The main concern that these works of art inspire is that regarding the identity and the nature of the artist, whomever that may be. We could consider an approach of Cartesian proportions, thus focusing not on the “body…bounded by a shape…filling up a space” (Descartes, p. 119) but rather on the mind—the ghost precedes the machine. Or in the cases at hand, the artist’s intention becomes the programming that then resides in the machines. The artists, the authors of the works of art, manage to extend their minds into more corporalities—those of their creations by giving them their own “thought processes”, such as AARON’s cognitive knowledge and drawing rules or the autonomy programming of Petit Mal. However, if that’s the fact, that the machines themselves have thinking of their own, then perhaps they aren’t necessarily extensions of their creators anymore. After all, under that same Cartesian tradition, thinking defines the individual and existence, as Descartes elaborated: “But what then am I? A thing that thinks… that doubts, understands, affirms, denies, wills, refuses, and that also imagines and senses” (Descartes, p. 20). If AARON understands human cognition, and Petit Mal senses its environment and wills how to move, then we should conclude that it’s more likely that they’re not the works of art themselves anymore, but something beyond.
Yet, there’s the counterargument of consciousness, self, and will that derive from “the identity which we ascribe to the mind of man [and] is only a fictitious one,” (Hume, p. 169). The minds of these machines, creators of art and works of art themselves, are indeed thinking and making decisions according to their assigned mental rules, but there’s no identity or consciousness behind them, for they only exist within that framework only generating or standing as art, not existing past that. They neither have consciousness of a future nor an awareness of the past—they may have teachings, remnants of data from the past, but not a tapestry of memories inspiring them to do art. At best, mindful machines like AARON have an improved mental programming from which to generate their art, but not a source of personal inspiration or an background of life experiences giving AARON ideas to explore through art. They’re merely perfecting their mental programming, be that regarding drawing technique or movement route, instead of seeking to find truth in art or impress their identities in the work. They can remember mistakes, but not remember that they were worse artist before the incremental improvement programmed into them. In other words, they have no memory of themselves, and thus they cannot have consciousness of the meaning of their art. Just as David Hume assessed that “memory does not so much produce as discover personal identity by showing us the relation of cause and effect among our different perceptions” (p. 171), we ought to consider that mindful machines simply constructs a better tool, not an artist, since their memory is a summation of cause and effects, mostly of mistakes and improvements.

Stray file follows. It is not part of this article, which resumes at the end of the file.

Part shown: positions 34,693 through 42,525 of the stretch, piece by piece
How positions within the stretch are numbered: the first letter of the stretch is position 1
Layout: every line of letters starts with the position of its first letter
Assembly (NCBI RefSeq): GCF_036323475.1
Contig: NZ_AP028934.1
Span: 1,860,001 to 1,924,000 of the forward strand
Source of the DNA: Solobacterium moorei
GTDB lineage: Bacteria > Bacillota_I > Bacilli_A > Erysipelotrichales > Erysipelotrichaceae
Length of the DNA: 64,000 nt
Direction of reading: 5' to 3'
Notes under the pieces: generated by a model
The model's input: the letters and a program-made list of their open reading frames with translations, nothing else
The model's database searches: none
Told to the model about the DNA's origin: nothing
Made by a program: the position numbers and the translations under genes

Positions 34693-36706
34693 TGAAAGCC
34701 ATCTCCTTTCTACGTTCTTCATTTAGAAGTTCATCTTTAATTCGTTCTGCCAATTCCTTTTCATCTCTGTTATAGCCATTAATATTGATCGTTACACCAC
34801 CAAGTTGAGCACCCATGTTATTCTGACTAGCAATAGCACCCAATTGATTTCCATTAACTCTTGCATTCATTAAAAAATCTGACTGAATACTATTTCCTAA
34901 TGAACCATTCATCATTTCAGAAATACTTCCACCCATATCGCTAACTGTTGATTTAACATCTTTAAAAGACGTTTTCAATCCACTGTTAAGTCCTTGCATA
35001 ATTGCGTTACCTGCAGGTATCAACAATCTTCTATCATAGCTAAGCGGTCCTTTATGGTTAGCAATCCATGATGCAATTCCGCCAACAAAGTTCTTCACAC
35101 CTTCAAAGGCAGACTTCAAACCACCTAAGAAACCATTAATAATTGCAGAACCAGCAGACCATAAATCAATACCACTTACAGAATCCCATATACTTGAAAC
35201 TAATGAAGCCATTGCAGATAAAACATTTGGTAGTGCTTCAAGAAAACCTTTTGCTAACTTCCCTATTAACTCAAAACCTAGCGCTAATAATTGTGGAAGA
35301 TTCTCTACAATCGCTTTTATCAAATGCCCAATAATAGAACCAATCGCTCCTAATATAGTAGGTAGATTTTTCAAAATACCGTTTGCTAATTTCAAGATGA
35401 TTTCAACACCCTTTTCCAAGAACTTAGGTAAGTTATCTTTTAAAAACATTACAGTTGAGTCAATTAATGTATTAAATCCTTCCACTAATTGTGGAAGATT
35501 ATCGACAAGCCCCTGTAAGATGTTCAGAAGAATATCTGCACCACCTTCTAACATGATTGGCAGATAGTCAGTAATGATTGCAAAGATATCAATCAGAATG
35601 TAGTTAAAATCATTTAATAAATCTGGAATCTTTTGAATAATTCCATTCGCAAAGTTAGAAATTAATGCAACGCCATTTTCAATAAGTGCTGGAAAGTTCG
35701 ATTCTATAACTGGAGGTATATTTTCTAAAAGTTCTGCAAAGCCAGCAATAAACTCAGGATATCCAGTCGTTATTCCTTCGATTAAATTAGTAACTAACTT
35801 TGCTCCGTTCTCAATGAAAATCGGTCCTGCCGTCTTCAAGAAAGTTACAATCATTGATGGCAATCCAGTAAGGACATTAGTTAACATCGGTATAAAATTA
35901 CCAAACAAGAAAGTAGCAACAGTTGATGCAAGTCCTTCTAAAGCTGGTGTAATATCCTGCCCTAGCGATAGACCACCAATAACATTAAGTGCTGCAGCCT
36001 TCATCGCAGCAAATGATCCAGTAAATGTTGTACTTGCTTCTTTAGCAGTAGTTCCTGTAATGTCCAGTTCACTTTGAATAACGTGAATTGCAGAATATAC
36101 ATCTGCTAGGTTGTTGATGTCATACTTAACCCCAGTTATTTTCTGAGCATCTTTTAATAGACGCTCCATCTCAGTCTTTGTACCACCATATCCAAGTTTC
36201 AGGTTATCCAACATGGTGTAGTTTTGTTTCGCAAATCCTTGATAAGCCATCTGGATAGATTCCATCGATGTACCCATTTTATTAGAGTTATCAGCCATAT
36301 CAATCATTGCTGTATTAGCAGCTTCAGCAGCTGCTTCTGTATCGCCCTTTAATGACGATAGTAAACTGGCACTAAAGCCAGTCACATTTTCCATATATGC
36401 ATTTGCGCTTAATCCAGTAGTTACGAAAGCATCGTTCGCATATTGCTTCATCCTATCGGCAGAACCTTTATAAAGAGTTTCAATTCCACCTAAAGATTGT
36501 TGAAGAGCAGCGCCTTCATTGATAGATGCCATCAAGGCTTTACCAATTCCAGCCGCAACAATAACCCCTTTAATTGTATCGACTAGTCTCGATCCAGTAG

Ultimately, the answer to all of those inquiries may be both simple and complex: that the claim to artistic intent belongs to those who are conscious about the significance of the work of art and truth itself.
Descartes, Renee. Meditations of First Philosophy. Oxford. 2000.
Eco, Umberto. The Open Work. Cambridge, Massachusetts. 1989.
Heidegger, Martin. Poetry, Language, Thought. New York, New York. 1971.
Hume, David. A Treatise of Human Nature. Oxford. 2000.
Shanken, Edward A. Art and Electronic Media. New York, New York. 2009.
Dallast, Texas. March 2016.